30 June 2014

Listing References For A Job?

Do you need to know how to list references for a job? Some employers actually do check references in order to see how you performed on a job, how long you held the position, etc. You should always have your list ready when you are searching for work, but how should you lay it out? The tips below offer information regarding how to list references for a job, so that you can do it correctly and gain the most benefit. 

What exactly is a reference list? If a prospective employer has ever asked for this and you weren't certain, it is simply a list of names and contact information of those you have worked for in the past. These individuals should be able to give a reference regarding your work ethics, attendance history, and other details about your job performance to a potential employer. 

1. Give good references. When you create your job reference list, it's important that you give the names and contact information of those that you know will give you a good reference. Before you list former employers on this list, contact them and make sure they don't mind, and that they will give you a positive recommendation. This will help them be prepared for the call, and it won't come as a total surprise. 

2. Continue with the style of your resume. If you have written a resume, write your job reference list using the same style and font, so that all of the documents you submit match. This is simply meant to help you present yourself in a professional manner. 

3. Create a separate page for your list of references. It is important that you job reference list is on a page all its own, as many employers will pull this page out when contacting former employers (and it just looks organized and professional.) Title the page "Reference List" at the top, and center this at the top of the page in a bold font, preferably Arial, New Roman or Verdana for easy reading.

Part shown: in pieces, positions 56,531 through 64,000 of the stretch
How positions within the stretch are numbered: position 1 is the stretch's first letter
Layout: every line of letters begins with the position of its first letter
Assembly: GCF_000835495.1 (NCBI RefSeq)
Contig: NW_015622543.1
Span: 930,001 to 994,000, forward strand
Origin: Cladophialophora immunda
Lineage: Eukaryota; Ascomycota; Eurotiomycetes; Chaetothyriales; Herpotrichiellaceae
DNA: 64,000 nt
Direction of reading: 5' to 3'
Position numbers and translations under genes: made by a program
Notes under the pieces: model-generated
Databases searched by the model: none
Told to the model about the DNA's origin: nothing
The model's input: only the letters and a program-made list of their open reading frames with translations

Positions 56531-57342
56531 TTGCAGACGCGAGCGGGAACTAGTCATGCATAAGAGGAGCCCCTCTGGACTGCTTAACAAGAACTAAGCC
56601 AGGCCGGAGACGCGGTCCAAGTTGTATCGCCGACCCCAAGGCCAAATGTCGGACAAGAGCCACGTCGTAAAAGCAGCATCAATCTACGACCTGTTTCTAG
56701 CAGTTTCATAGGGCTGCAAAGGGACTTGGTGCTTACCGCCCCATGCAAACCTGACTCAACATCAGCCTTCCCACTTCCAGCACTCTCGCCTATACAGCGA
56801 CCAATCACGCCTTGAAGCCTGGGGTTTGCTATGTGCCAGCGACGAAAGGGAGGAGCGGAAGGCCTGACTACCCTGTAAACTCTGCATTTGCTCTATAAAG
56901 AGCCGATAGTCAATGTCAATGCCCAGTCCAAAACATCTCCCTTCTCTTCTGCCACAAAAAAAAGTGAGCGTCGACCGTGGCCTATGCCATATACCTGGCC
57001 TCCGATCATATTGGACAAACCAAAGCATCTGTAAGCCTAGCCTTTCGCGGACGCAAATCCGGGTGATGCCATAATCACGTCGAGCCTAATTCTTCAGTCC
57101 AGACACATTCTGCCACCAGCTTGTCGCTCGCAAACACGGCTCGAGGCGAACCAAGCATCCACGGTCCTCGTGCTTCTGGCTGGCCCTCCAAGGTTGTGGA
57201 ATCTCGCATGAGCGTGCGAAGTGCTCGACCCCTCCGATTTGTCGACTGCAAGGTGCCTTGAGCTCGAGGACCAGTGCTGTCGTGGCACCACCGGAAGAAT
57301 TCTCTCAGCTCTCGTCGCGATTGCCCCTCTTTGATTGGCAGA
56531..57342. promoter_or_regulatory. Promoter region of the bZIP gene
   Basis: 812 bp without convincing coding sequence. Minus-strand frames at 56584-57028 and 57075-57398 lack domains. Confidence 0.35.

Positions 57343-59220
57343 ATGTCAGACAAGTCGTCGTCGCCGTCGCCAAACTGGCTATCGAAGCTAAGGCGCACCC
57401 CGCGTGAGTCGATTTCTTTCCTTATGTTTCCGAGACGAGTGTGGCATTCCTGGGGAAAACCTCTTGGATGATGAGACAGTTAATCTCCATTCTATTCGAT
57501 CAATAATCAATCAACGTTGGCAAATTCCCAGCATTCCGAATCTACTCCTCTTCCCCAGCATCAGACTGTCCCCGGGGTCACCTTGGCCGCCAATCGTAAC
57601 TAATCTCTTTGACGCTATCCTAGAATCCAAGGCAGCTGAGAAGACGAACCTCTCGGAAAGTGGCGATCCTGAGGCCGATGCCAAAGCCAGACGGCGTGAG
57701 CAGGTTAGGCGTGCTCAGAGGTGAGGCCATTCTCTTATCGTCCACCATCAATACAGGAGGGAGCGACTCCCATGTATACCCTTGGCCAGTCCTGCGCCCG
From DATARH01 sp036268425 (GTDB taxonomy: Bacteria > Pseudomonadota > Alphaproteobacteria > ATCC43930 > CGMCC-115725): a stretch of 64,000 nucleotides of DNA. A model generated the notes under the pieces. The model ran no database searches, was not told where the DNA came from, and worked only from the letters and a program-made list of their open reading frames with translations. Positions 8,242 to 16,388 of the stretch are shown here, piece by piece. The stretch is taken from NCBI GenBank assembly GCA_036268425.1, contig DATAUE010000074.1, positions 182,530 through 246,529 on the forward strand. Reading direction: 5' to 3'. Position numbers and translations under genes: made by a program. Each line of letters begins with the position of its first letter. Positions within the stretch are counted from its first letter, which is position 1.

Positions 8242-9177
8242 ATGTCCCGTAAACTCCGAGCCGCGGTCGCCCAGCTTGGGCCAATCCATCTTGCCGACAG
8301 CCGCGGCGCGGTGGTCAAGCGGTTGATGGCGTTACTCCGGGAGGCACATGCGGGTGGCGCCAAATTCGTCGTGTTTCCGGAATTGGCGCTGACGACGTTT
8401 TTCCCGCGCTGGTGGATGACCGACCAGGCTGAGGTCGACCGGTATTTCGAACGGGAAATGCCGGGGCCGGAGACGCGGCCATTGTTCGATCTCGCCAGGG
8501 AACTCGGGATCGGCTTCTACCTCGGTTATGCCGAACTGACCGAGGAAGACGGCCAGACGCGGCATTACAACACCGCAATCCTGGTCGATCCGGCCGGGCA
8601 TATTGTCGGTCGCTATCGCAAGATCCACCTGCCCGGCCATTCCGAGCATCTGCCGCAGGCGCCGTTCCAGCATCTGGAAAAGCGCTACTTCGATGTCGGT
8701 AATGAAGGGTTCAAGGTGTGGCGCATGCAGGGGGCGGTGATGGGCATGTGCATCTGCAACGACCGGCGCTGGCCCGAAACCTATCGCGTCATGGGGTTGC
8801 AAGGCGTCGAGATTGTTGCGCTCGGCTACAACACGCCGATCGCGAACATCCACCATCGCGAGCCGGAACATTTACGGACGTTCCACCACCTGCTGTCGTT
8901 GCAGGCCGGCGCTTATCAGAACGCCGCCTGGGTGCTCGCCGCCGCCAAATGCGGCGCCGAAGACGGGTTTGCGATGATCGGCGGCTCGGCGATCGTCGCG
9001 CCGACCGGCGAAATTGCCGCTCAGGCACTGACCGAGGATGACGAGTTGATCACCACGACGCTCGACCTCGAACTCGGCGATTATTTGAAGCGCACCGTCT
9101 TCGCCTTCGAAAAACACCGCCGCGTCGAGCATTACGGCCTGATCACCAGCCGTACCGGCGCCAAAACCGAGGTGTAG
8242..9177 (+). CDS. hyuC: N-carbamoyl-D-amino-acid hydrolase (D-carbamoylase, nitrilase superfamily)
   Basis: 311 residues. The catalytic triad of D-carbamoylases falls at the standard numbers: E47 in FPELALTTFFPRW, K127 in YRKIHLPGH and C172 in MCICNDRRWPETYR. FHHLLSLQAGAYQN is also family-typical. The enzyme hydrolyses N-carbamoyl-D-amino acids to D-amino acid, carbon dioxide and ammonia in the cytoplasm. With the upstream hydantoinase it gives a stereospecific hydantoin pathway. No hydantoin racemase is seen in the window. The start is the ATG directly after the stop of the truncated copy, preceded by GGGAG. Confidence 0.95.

4. How to lay out each individual reference. When creating your list of job references, simply list the contact person's full name on the first line, such as "Ms.Anne Greenway." Their job title goes on the second line, and the name of the company where they work goes on the third line. The street address and city and state with zip code are placed on the fourth and fifth lines respectively. Last, you will want to list the phone number on the sixth line, followed by the email address on line seven. 

5. List your best references first. If you provide a list of 4 or 5 job references, a prospective employer is likely to call the first 3 on the list. List those references that are likely to give you a glowing recommendation at the top, so that employers contact them first. 

If you need to know how to list references for a job, follow the tips above. A positive recommendation from several previous employers can make a significant impact on whether or not you obtain the job! 

28 March 2014

Do you appear as a Desperate Job Seeker?

Are You Desperate Job Seeker?

How many times have you ever heard someone say to you?
I emailed my resume to 80 different jobs today and I haven't received one response!

So what exactly does a desperate job seeker do wrong and why? They mass-mail their resumes, apply for positions they aren't qualified for, apply to every position listed, work with multiple recruiters and use any opportunity to hand over a resume at a networking event, etc.